Trump looks at Syria as a promise made and kept
Posted October 10, 2019 12:11 a.m. EDT
Updated October 10, 2019 7:37 a.m. EDT
CNN — A widening Turkish military assault on northeastern Syria and rising casualties are sharpening the focus on the domestic political calculation President Donald Trump made in effectively abandoning America's Kurdish allies in the war against ISIS.
The move, which went against advice from his own diplomatic and military advisers and pleadings from Republican senators, is a classic exhibit from Trump's school of from-the-gut, "America First" foreign policy making. And he's trusting his instincts that for all the potential damage to the nation's reputation -- especially if there's a Kurdish bloodbath -- this could deliver a political dividend.
"You know, we're getting out of the endless wars. Have to do it. And eventually somebody was going to have to make the decision," Trump said Wednesday, revealing the basic political calculation behind his strategy.
This decision could rebound against Trump, if it opens a security vacuum that lets ISIS regroup and undermines his claim to have crushed the terror group. And it already leaves him looking callous. He explained Wednesday for instance that the Kurds were "fighting for their land" as if that made them less worthy of US protection.
"As somebody wrote in a very, very powerful article today, 'they didn't help us in the Second World War, they didn't help us with Normandy,' " the President said in an extraordinary comment at the White House.
Trump has stirred a political hornet's nest. Even normally supine Republican lawmakers are chastising him. Evangelical leaders who praised him as a divine gift for his Supreme Court picks are now offering prayers he changes course.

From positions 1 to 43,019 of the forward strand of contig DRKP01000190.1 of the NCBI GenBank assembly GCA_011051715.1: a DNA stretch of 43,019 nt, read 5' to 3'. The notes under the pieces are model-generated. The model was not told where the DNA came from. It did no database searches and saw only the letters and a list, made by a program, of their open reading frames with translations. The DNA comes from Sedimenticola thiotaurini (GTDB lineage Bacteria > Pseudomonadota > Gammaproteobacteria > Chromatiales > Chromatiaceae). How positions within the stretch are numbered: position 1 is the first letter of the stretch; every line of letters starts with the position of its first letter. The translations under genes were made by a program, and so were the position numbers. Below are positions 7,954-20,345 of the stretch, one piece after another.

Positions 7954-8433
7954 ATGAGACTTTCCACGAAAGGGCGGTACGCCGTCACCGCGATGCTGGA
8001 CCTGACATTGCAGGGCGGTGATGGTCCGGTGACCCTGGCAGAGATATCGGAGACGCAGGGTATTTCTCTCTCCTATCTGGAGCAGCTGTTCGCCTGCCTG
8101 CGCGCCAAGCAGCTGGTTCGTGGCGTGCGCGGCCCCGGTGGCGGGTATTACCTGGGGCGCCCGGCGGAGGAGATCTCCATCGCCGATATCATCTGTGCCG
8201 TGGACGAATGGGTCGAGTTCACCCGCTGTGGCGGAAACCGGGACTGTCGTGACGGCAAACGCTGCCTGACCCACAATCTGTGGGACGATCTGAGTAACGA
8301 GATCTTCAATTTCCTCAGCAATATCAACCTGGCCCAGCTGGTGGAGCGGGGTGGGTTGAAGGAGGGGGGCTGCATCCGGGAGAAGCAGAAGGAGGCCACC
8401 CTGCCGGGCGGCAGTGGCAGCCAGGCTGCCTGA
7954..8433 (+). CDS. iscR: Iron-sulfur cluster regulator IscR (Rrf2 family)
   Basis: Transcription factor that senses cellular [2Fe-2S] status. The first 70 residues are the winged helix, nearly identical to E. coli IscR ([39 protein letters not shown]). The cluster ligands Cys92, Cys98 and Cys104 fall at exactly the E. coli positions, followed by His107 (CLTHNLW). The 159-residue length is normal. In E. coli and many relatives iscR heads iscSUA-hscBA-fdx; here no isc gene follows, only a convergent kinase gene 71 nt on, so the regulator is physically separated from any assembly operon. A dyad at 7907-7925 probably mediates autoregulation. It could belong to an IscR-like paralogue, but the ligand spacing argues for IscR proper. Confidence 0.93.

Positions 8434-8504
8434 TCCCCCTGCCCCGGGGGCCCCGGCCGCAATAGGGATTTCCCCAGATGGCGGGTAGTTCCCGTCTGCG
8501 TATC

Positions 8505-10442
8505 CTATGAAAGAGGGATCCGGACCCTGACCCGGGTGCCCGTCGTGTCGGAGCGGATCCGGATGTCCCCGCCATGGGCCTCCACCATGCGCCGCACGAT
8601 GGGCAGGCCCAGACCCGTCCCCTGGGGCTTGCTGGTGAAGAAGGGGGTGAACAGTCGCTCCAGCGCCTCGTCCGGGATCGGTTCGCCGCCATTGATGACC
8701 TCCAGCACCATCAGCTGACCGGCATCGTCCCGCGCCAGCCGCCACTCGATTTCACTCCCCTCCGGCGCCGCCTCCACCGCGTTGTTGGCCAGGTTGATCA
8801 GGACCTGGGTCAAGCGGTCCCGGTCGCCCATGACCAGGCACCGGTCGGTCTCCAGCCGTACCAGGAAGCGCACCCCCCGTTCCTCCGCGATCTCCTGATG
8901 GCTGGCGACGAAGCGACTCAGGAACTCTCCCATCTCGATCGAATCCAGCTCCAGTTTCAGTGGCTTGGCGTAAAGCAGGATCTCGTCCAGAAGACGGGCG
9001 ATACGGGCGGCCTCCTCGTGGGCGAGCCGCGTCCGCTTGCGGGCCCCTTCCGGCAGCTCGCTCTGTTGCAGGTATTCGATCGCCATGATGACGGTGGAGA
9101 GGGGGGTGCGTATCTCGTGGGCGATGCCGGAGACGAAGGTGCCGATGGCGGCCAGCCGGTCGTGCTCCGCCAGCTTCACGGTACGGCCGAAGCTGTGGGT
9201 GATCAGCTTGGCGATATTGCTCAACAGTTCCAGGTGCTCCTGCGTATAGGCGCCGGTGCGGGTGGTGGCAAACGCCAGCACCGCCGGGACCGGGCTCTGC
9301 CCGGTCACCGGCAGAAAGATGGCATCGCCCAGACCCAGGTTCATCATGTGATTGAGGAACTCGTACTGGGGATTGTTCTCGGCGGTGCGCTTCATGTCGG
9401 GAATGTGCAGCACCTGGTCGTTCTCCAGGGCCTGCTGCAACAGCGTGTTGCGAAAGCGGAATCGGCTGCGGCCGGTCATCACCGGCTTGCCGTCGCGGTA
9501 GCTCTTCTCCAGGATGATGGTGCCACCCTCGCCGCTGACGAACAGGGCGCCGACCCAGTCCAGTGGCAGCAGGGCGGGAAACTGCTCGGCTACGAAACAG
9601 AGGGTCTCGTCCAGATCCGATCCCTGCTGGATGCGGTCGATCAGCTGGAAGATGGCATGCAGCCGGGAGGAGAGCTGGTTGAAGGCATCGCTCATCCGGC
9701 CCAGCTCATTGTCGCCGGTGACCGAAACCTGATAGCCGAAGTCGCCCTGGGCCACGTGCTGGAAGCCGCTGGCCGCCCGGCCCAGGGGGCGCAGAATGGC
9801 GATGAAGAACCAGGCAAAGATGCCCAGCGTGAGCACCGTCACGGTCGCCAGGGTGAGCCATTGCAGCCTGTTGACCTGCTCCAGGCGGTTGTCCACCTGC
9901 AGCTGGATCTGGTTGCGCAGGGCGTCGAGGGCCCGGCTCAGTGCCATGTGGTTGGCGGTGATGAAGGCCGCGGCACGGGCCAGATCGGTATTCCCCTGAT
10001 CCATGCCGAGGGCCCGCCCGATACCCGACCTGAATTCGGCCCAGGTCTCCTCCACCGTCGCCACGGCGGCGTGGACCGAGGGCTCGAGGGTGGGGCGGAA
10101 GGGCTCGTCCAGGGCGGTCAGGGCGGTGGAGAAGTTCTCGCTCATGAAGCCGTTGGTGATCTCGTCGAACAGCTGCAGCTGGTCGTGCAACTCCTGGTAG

And a senior defense official told CNN Wednesday that Turkey's operation had already had a "detrimental effect" on American counter-ISIS operations, which have "effectively stopped."
There are also fears that thousands of ISIS fighters may escape from prisons in Syria as the Kurdish forces guarding them turn their attention to the barreling Turkish advance. Grisly footage of fleeing refugees, the possibility of civilian massacres, and a US withdrawal that hands new regional clout to Russia and Iran could come back to haunt Trump.
But he made a promise.
In nearly three years in office, Trump has shown an unusual persistence in honoring campaign trail vows. Whether it is pulling out of the Paris accord on climate change, the Iran nuclear deal or defying Congress to fund his border wall, he has often flouted official advice and alienated himself from much of the rest of the world. Trump knows his viability rests on his core group of grassroots supporters who he will never disappoint.
That's why he hinted Wednesday that the Kurds and Turks were just like a myriad of other Middle Eastern tribes that want America to fight their wars.
"They've been fighting again for many, many years. They're bitter enemies. Have been always, probably, possibly always will be," Trump said, even as critics warned he had blood on his hands for leaving America's Kurdish friends at Turkey's mercy.
In essence, the Syria gamble reconfirms a core principle of this presidency -- and has something in common with his dealings with Ukraine that could lead to his impeachment.
For Trump, foreign policy is not a matter of national interest or an extension of American exceptionalism. It's a tool for personal political advancement. No one can say that the President tries to hide it.
Classic Trumpian chaos